Nový Hrádek is situated in one of the locations that are most valued for their natural phenomena.

The landscape is dominated by a massive and impressing landform of the two enclosed meanders of Dyje, where two rocky promontories of the Umlauf and Ostroh on the Austrian and Moravian sides stand against each other, with a deeply cut river valley. The steep rocky slopes are covered with interesting forest and steppe plant communities, which include many endangered and protected plant and animal species.

The value of the natural environment of the ruin itself is also outstanding. On the courtyard and within the Lower Castle, several small-leaved lindens and common maples grow, which create the typical silhouette of the castle on the horizon. The highest part of the buildings, such as the ledges and crowns of the bulwarks or crevasses in the walls are overgrown with drought-loving shrubs and plants, including the golden alyssum flowering in early spring, and tufts of white stonecrop blooming later. The rare shrubs growing here include wild cotoneaster, buckthorn (Rhamnus catharticus), cornelian cherry dogwood, and burning bush (Euonymus verrucosus). The front wall of the hunter’s lodge is overgrown with a large ivy bush. Among the interesting forest plant species  are for instance the rose sowbread, and the mighty stalks of the false hellebore. During the times when the castle fulfilled its military function and the southern slopes facing the river were kept clear of vegetation, some of the critically endangered species found refuge here, such as the showy mullein (Verbascum speciosum), hartwort (Tordyllium maximum), and piedmont bedstraw (Cruciata pedemontana).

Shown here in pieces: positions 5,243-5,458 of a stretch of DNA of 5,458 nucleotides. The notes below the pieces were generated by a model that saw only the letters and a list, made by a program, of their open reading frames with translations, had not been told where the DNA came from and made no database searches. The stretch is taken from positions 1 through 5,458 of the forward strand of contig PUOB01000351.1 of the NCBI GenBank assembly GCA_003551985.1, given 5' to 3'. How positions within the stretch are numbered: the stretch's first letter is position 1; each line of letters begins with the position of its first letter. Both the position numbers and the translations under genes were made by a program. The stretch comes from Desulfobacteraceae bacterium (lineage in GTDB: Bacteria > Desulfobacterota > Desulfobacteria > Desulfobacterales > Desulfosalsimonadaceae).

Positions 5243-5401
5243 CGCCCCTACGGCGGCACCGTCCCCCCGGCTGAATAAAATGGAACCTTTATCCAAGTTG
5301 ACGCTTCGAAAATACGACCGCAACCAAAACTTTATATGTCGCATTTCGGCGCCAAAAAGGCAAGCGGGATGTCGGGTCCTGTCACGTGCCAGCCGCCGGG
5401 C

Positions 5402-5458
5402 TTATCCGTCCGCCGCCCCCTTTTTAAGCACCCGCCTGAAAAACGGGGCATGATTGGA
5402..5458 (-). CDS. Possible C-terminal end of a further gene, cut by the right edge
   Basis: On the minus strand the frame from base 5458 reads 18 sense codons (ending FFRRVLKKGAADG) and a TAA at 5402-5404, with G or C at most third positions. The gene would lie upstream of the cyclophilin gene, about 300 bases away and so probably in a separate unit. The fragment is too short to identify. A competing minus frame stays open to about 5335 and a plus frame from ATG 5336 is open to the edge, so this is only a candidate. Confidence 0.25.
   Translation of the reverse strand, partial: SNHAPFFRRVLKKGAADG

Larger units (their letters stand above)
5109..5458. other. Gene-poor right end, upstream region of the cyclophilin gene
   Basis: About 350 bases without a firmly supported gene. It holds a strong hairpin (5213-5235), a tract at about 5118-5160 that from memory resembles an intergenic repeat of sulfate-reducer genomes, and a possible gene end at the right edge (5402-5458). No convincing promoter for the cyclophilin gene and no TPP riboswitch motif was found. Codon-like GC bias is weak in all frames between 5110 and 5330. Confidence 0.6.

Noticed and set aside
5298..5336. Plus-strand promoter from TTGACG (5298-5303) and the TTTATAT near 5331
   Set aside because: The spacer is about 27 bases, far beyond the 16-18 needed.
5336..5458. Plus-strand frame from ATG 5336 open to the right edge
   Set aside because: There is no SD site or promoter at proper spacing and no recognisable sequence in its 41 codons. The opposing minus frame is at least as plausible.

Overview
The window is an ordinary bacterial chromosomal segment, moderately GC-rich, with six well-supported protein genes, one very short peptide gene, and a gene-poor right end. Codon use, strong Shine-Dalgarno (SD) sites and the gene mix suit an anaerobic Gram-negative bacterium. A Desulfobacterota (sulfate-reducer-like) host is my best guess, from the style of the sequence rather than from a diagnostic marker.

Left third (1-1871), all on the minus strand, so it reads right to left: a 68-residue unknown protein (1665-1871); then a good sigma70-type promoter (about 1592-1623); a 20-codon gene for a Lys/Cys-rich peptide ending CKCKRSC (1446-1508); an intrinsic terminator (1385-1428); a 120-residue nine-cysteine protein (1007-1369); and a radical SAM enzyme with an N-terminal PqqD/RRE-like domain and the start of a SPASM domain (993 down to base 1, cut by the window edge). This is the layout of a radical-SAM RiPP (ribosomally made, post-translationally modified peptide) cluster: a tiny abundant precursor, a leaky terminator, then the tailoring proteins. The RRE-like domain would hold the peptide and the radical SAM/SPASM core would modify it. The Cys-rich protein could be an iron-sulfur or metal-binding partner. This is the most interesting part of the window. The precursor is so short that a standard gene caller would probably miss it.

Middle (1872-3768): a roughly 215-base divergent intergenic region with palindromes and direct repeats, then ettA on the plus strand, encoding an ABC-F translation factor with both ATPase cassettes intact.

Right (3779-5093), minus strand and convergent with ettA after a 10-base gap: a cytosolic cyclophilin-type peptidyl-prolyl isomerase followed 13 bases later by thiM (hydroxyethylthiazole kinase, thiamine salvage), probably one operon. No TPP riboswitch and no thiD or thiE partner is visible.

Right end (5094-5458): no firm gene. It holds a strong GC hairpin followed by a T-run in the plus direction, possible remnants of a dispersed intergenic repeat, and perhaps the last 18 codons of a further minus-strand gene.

Also the fauna of the castle is interesting. The sunny spots are favoured by the wonderfully coloured green lizards, which occasionally fall prey to our largest snake – the Aesculapian snake, which can grow up to two metres in length. Bright spotted salamanders can be seen on rainy days on the access paths and in the moat, one beautiful owl species nests there – the tawny owl, and the crevasses are inhabited by several bat species. Observant visitors can also see some conspicuous looking insects, such as the large black carpenter bee, and shiny rose bugs and bee beetles (Trichodes apiarius) sitting on the flowering heads of Libanotis pyrenaica, and some colourful butterflies fly over the large courtyard – e.g. the painted lady, red admiral, and the scarce swallowtail.

Nový Hrádek  belongs to the most strictly protected area of the Podyjí National Park, where there are only minimum human impacts on the nature. The natural processes are spontaneous here, and the area is in a relatively harmonious condition.